Rodgers & Hammerstein's Cinderella
One last trip to the ball to check out Keke Palmer and Sherri Shepherd in their Broadway debuts.
There's a new princess holding court at the Broadway Theatre in Rodgers & Hammerstein's Cinderella. The exuberant, 21-year-old Keke Palmer has taken the throne as its final inhabitant before the production closes up shop on January 3. And who better to pick up the scepter for the show's last stretch than this radiant rising star with a faithful Disney Channel and Nickelodeon constituency?
Palmer is marking this transition with a Broadway debut as the most classically elegant character the New York stage has to offer — a choice, in and of itself, worthy of the admiration of the little girls who dress up in their sparkliest gowns to see this fairy-tale princess find her destiny before their very eyes. Palmer's Cinderella, however, falls somewhere undecidedly between a capricious youngster and a determined, maturing woman. The actress is at her most charming when she embraces the former persona with her naturally off-center aura of transitioning adolescence — the winning personality that earned her the adoring fans who greet her in set designer Anna Louizos' enchanted forest with resounding applause. Yet, she all too often grasps at the latter, attempting a guise of ethereal majesty that's slightly too big for her britches. Especially when these royal britches were originally filled by 27-year-old Laura Osnes, whose controlled presence and soaring voice channeled the natural regality of television's original 1957 Cinderella, Julie Andrews. As Palmer dances with her prince at the ball — one of Josh Rhodes' beautifully crafted ensemble numbers — it looks as if William Ivey Long's Tony-winning white gown is the dress-up costume of a young girl who snuck into her mother's bedroom to try it on with a too-big pair of high heels.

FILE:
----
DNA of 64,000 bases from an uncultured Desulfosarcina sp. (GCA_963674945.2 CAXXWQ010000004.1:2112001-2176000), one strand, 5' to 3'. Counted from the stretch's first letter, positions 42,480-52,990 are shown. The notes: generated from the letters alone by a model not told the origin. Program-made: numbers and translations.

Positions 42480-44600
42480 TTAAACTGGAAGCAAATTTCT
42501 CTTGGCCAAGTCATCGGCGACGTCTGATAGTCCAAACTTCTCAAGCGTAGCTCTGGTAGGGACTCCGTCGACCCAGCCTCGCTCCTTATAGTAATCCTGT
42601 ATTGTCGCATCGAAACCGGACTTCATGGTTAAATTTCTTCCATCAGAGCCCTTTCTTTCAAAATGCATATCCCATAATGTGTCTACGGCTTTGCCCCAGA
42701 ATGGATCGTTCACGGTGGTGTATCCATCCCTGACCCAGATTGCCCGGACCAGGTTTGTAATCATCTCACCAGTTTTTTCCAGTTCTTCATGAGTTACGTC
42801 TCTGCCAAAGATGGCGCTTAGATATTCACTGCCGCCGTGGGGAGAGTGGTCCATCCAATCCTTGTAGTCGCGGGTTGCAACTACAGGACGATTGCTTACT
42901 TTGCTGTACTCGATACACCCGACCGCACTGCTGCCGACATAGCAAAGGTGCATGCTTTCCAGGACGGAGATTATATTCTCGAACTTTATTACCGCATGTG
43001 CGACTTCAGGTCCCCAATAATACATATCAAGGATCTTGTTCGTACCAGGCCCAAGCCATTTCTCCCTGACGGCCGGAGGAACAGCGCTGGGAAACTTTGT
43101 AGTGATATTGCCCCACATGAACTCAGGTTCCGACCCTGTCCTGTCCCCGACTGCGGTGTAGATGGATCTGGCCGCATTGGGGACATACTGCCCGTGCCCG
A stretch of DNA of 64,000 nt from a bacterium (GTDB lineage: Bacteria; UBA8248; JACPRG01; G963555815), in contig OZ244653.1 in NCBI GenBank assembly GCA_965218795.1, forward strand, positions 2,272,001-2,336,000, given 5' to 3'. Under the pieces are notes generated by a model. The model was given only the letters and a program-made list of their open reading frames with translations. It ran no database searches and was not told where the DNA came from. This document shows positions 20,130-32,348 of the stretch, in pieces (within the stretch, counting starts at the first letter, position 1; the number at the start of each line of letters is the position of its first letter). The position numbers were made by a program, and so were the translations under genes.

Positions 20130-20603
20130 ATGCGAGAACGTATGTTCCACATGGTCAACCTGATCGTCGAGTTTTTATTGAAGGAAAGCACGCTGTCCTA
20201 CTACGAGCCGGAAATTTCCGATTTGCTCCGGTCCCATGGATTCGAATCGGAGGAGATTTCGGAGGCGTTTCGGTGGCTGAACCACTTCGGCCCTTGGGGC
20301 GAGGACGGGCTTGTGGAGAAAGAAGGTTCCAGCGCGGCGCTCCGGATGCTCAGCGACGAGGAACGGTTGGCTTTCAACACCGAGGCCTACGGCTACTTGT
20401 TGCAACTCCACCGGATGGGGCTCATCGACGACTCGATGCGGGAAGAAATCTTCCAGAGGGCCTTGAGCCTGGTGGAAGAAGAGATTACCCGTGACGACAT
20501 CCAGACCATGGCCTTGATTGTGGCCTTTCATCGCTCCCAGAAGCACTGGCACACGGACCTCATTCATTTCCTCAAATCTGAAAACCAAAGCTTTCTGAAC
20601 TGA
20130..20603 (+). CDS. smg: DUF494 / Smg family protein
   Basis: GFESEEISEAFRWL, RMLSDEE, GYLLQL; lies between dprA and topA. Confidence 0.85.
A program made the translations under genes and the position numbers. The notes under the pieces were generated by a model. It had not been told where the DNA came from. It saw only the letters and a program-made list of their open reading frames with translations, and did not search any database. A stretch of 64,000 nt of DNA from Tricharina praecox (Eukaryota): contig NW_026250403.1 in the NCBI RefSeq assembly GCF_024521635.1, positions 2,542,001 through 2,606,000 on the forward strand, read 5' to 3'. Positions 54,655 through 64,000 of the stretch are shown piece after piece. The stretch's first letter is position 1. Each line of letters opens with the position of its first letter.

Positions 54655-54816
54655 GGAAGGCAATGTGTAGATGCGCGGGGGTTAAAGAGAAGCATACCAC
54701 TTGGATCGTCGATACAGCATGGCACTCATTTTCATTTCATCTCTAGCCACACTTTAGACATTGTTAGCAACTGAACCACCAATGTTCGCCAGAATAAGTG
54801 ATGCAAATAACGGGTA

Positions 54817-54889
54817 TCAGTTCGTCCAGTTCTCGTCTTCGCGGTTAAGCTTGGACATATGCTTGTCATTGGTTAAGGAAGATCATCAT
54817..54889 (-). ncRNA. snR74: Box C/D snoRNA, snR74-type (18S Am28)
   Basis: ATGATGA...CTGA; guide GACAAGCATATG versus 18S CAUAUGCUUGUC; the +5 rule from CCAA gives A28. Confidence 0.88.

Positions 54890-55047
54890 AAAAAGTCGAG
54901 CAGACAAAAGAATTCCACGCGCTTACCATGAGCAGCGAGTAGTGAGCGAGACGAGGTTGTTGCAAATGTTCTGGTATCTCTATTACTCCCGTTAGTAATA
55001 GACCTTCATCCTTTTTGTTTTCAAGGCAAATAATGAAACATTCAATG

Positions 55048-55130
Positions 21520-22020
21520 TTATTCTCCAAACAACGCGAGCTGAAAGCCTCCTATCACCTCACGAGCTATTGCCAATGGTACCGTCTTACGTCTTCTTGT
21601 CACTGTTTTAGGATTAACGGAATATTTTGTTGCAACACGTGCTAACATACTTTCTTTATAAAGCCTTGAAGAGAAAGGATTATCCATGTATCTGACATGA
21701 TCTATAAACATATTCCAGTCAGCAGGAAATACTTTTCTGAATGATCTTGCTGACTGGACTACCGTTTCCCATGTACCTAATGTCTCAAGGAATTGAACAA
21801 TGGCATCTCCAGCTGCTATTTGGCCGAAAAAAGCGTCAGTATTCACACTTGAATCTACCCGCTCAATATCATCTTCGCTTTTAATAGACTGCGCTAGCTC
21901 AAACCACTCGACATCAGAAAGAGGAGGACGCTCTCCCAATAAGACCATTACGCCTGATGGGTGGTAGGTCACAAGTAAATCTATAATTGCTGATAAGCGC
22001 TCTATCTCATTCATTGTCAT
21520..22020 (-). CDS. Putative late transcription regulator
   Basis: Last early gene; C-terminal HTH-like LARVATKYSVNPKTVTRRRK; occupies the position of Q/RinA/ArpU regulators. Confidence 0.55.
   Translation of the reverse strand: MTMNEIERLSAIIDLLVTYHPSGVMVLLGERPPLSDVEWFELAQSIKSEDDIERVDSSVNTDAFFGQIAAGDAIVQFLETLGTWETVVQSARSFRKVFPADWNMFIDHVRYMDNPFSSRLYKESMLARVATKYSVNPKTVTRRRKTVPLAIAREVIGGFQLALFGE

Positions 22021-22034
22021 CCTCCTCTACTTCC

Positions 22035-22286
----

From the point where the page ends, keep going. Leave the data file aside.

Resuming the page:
Palmer and her "charming" costar Joe Carroll, who has been in the role of Prince Topher since the musical's original Tony-nominated star Santino Fontana departed the production, seems better matched during their vocal duets. Palmer surprises with a vocal clarity that her R&B/hip-hop career rarely has showcased. Though she approaches the Rodgers and Hammerstein score with some timidity, Palmer proves that she truly can chuck the engineering and autotune and hang with the eight-show-a-week big boys on Broadway.
The new cast of Cinderella boasts another Broadway debut in comedian Sherri Shepherd. She joins as Cinderella's evil stepmother Madame (originated by Harriet Harris), a role Shepherd wears well when she drops the faux-aristocracy routine and sticks to the brassy humor she does best. Two-time Tony Award winner Judy Kaye throws some Broadway seasoning into the mix as the newest fairy godmother Marie, fittingly filling the harness previously occupied by fellow full-voiced sopranos Victoria Clark and Rebecca Luker.
The rest of the company remains sharp as ever. Over 650 performances into its Broadway run, Ann Harada is still fresh as the delusional stepsister Charlotte with her show-stealing "Stepsister's Lament," while original ensemble member Stephanie Gibson comically shines in the featured role of Harada's endearingly oddball onstage sibling Gabrielle. As the cast delivers Douglas Carter Beane's quick-witted dialogue to an audience appreciative of its political inclinations, the magical quick-changes and production design elicit their due "oo"'s and "ah"'s from an adoring crowd getting every bit the fairy-tale experience they bargained for.